TM1203_EdNotes, My Holiday Wish List
As a very difficult year for direct marketers comes to a close, I could go on and on about the legion of legislative threats to direct marketing as we know it. But I won't. The subject's a real downer, for you and me both.
In light of this month's cover story on technology, I'd like to share my wish list for "scientific advancements" that direct marketers can use to make a difference in my life. What's on your wish list?
1. Have you heard about "smart billboards"? Developed by a man named Tom Langeland, these video screen billboards can detect which radio stations are being played in cars passing by and change the displayed advertising to fit the audience; the ads are based on the audience demographics for the most popular station playing in all cars for specific parts of the day.
Since I've reached a stage in my life where I have to write everything down or chance forgetting it, I propose that Langeland team up with Catalina Marketing to create a dashboard coupon terminal. The mini printing devices will spit out a coupon for whatever deal or message is displayed on the board. Even better, Catalina could work with 3M to make the coupons Post-it® Notes, so my dashboard can look like my computer at work.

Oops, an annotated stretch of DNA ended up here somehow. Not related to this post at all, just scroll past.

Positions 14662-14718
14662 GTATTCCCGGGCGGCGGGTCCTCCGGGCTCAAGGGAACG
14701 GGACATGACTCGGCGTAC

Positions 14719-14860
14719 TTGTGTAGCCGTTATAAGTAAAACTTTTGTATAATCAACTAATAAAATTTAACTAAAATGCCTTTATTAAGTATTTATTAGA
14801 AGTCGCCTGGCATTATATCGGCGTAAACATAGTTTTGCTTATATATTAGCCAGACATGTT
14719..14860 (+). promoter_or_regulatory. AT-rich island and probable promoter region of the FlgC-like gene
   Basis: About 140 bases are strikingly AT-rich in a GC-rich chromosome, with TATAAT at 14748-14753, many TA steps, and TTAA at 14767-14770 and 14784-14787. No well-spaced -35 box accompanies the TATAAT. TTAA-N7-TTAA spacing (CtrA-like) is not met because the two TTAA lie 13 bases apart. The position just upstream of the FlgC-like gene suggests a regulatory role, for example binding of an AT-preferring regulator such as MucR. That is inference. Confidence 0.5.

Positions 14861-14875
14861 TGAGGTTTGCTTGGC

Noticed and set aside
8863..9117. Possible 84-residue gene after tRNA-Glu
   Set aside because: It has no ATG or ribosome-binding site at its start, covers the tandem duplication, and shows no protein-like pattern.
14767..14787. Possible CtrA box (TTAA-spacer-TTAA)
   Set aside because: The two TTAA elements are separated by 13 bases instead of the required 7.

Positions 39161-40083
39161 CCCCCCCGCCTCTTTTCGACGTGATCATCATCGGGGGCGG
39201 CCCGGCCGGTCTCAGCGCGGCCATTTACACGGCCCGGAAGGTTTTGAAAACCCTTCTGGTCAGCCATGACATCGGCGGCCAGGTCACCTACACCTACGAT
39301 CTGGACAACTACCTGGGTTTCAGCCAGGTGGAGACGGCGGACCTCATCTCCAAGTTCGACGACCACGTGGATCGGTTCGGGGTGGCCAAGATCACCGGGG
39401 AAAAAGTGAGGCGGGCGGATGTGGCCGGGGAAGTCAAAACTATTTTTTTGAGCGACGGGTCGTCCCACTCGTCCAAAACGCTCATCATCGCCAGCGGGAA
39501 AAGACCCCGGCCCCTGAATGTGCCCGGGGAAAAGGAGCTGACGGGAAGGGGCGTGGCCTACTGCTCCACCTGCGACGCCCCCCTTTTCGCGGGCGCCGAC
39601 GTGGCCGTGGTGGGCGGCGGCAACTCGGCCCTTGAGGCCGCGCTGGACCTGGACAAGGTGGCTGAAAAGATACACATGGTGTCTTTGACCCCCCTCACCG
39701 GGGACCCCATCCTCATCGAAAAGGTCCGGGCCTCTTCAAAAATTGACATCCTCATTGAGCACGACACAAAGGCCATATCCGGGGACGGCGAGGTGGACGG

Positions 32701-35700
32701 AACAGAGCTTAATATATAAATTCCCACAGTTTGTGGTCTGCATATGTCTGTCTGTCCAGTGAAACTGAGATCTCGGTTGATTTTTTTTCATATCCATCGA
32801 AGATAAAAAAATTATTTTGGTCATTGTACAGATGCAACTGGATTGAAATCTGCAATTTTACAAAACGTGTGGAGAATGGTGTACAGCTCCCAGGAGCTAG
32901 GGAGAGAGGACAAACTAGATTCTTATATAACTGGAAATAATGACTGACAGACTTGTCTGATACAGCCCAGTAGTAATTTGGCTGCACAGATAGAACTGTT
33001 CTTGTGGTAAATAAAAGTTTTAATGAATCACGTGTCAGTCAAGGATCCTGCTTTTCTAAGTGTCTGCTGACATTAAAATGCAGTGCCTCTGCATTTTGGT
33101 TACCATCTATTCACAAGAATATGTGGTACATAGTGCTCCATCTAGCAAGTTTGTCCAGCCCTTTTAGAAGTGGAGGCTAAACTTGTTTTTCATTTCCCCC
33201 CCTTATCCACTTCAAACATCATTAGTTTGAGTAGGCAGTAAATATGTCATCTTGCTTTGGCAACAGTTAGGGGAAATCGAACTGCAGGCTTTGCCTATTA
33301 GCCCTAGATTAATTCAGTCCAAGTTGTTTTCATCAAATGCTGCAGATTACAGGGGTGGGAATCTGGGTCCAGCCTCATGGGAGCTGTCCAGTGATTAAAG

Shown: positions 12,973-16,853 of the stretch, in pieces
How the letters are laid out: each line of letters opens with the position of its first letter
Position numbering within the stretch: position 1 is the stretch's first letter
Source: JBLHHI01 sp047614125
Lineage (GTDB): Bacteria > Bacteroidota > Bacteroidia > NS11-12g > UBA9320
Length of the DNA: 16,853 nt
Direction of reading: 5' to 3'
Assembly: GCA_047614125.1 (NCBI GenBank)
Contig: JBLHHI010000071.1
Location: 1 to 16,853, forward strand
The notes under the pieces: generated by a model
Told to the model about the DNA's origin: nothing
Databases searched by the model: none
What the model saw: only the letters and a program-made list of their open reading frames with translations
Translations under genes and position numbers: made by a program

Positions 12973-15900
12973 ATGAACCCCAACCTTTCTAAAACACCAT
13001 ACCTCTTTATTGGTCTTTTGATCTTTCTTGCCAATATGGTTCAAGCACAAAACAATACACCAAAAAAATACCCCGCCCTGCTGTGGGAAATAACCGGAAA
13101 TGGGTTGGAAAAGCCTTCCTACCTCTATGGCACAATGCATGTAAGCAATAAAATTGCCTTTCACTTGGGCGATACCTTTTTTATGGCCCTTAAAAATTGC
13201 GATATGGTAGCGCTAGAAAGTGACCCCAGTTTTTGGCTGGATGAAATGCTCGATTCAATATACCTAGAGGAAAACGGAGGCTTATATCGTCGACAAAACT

2. Instead of sending me e-mail reminders of a loved one's birthday that's coming up, how about a service that allows me to remind a boyfriend or relative when he or she is about to forget a special occasion I want them to celebrate? Even better, I applaud a trigger campaign that allows me to select suggested gifts, that way I never again get a jumbo tin of Taffy by the Ton when I'm on a diet. What's more, it's still opt-in marketing, because I'm "opting in" someone with whom I have a personal relationship … right?
3. For those of you who attended Direct Marketing Association President & CEO H. Robert Wientzen's keynote presentation at the association's annual conference in October, you heard about "electronic paper" (not really paper, but a thin piece of plastic with an electronic display). In its place, I propose "mood paper." Like the mood ring I had in fifth grade; this paper would not need extensive data to get inside my head to find the right creative approach. My touch alone would alert it to the bad day I had just endured and activate the paper's chemistry to display the offer of a large box of chocolates as the response premium (especially when I'm on a diet!).
On behalf of the Target Marketing editorial team, happy holidays!